The major purpose of these things is to keep the throttle back where it belongs. For that, one is sufficient. Two is merely a distraction. In fact, if I had it to do all over again, I would probably post the engine fuel consumption chart right next to the throttles and be done with it.

So, they really don't tell you the "condition of the engines." They tell you the condition of the Floscans and the position of the throttle.

It is a nice luxury to have a realtime picture of gallons per mile, but for that one measurement instrument times two seems sufficient for me.
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Old 04-18-2014, 06:18 AM   #49
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Small amounts of air, not enough to cause grief to the engines, will make them go haywire.

Fix the boat.
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Old 04-23-2014, 06:08 AM   #50
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Recently, my Maretron system indicated I was burning 50% more fuel on the starboard engine. Really odd when both engines were doing the same RPM's. Immediately thought fuel was spewing into the bilge. Couldn't find a leak anywhere and no smoke.
Short story - Turns out that my starboard tacho was failing/losing calibration and it was 200RPM's out from the port engine.
Having 1 is cheaper up front, but having 2 means knowing exactly what is going on with both engines and keeping fuel burn under control.
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Old 04-23-2014, 07:37 AM   #51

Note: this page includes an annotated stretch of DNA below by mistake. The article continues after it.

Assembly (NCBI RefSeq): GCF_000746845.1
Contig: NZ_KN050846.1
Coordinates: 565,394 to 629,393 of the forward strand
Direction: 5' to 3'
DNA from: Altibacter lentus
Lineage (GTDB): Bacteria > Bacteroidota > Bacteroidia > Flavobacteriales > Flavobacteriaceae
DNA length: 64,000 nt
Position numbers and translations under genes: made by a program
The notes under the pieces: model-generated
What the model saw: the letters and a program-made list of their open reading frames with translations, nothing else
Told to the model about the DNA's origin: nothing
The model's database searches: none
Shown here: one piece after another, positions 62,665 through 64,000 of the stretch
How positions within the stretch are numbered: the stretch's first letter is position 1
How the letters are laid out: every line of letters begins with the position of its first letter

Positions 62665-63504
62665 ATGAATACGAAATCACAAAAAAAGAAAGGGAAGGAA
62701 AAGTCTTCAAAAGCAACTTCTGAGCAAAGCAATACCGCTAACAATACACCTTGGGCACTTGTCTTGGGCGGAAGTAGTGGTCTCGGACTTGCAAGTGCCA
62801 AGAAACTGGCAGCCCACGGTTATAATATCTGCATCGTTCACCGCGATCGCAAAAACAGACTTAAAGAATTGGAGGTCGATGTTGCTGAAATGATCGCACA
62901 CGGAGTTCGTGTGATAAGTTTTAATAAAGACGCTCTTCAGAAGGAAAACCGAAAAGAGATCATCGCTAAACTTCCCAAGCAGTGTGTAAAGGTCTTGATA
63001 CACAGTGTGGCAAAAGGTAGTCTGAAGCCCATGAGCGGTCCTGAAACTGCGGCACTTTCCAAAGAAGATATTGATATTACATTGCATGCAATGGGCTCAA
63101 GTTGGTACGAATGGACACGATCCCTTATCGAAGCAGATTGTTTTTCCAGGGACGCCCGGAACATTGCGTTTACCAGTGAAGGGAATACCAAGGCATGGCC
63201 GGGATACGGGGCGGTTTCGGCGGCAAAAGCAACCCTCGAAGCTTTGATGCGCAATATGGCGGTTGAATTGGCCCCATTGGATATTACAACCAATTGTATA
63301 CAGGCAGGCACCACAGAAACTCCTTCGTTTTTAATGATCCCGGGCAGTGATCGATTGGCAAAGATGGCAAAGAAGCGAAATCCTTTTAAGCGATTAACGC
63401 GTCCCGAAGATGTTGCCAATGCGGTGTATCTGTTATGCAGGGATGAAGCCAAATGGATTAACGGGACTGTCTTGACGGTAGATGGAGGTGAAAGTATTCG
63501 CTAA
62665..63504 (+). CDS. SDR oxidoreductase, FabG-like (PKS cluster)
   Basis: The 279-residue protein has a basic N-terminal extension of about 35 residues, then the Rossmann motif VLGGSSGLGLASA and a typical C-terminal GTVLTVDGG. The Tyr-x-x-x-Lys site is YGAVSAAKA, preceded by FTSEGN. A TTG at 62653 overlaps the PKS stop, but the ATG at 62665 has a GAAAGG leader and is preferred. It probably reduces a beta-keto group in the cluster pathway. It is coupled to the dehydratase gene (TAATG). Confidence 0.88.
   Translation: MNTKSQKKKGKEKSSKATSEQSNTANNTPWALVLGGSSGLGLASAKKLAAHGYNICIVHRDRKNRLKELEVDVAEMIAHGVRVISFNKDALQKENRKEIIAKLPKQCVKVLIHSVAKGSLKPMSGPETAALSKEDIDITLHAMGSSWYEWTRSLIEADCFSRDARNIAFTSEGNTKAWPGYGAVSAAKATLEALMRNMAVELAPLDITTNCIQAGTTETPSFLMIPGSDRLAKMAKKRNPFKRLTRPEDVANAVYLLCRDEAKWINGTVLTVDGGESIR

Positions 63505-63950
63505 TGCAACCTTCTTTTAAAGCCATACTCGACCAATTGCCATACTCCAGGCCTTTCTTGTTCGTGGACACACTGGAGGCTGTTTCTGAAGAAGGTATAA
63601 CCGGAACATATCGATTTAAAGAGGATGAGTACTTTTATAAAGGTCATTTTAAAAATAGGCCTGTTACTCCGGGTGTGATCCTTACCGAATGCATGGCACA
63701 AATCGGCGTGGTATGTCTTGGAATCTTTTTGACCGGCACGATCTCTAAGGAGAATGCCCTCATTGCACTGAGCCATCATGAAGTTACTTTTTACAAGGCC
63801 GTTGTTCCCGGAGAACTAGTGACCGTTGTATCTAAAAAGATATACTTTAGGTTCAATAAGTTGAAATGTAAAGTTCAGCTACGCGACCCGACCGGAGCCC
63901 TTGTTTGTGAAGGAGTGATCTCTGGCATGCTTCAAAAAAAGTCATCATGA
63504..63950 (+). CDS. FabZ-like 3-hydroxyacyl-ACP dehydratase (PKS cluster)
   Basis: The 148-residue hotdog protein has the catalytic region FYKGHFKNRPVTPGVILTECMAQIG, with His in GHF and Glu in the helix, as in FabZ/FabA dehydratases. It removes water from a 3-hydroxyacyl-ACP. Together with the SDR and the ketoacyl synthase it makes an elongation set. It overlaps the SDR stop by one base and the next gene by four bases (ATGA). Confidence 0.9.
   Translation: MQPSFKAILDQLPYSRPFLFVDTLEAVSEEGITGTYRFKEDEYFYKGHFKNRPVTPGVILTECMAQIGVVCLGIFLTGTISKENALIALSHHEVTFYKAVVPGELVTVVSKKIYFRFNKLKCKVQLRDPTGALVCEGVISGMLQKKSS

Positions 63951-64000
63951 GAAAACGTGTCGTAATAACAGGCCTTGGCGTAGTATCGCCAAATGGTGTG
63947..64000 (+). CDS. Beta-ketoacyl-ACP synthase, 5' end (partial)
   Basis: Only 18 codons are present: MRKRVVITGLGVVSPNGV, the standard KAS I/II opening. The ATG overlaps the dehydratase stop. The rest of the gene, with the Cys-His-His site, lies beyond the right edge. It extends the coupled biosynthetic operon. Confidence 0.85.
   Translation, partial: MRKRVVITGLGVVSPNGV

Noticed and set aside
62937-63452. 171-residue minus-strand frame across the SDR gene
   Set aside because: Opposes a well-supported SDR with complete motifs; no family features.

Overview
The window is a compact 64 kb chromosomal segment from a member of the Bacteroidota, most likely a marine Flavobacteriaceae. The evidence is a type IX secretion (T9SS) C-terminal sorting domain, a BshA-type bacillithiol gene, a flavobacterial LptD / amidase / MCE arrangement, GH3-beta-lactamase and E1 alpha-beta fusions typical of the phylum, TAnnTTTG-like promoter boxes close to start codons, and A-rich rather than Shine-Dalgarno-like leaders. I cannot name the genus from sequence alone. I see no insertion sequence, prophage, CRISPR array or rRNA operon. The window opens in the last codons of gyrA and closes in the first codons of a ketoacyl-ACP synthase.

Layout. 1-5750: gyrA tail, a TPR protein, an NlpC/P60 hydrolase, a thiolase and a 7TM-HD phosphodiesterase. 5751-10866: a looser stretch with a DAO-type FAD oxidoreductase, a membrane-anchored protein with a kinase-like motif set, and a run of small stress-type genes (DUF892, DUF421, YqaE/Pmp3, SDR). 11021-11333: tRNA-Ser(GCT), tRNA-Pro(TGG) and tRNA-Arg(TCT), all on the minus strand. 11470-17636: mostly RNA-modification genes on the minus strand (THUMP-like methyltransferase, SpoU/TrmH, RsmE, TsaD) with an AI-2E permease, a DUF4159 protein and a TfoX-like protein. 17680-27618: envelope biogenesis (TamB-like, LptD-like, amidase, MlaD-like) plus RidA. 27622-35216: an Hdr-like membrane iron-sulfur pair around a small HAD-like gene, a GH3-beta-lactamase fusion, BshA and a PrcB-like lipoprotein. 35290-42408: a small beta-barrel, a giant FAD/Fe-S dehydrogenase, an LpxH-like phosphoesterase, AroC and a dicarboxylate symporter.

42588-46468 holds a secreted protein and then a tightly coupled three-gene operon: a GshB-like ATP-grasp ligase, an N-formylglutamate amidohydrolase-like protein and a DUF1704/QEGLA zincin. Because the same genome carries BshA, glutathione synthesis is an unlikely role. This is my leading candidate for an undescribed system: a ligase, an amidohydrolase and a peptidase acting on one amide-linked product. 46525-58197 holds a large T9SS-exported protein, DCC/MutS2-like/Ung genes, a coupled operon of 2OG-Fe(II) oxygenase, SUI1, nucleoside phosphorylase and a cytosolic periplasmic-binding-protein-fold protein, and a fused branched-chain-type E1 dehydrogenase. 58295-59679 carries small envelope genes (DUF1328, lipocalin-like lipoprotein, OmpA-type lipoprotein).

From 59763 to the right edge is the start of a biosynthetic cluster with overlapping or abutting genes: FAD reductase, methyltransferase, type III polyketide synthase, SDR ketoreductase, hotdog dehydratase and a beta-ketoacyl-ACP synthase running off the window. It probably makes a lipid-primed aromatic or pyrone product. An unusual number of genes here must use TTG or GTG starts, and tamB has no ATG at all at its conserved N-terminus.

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verification

"Sometimes the port engine is higher, sometimes the starboard"

So how do you decide which one to keep? They both are telling you the same inconsistent story. Which I think tells you something else.
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Old 04-23-2014, 07:44 AM   #52
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Recently, my Maretron system indicated I was burning 50% more fuel on the starboard engine. Really odd when both engines were doing the same RPM's. Immediately thought fuel was spewing into the bilge. Couldn't find a leak anywhere and no smoke.
Short story - Turns out that my starboard tacho was failing/losing calibration and it was 200RPM's out from the port engine.
Having 1 is cheaper up front, but having 2 means knowing exactly what is going on with both engines and keeping fuel burn under control.

So what was the fix to bring the tach back to normal?




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Old 04-23-2014, 07:03 PM   #53
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So what was the fix to bring the tach back to normal?




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We confirmed the problem by using a laser tach. Then by setting both engines at the same RPM's with the laser tach whilst underway, we saw that the fuel burn was very similar for both engines across the rev range.
200rpm's does not seem much to a noob like me but on our CAT3208AT's it makes a huge difference to the fuel burn in certain conditions. 1 motor at hull speed - the other trying to push it over the hump.
My point in this waffle is that the fuel flow monitoring does tell you the fuel burn on both motors - but this information also lets you know of any other issues that may be present - ie inaccurate tach in my case.
If people only install 1 monitoring unit they may still unknowingly burn many $$$$ of excess diesel on the unmonitored engine if they had a similar fault to mine. Assuming they manually check their tank levels at the end of each day they will not know they have a problem until they reach their anchorage.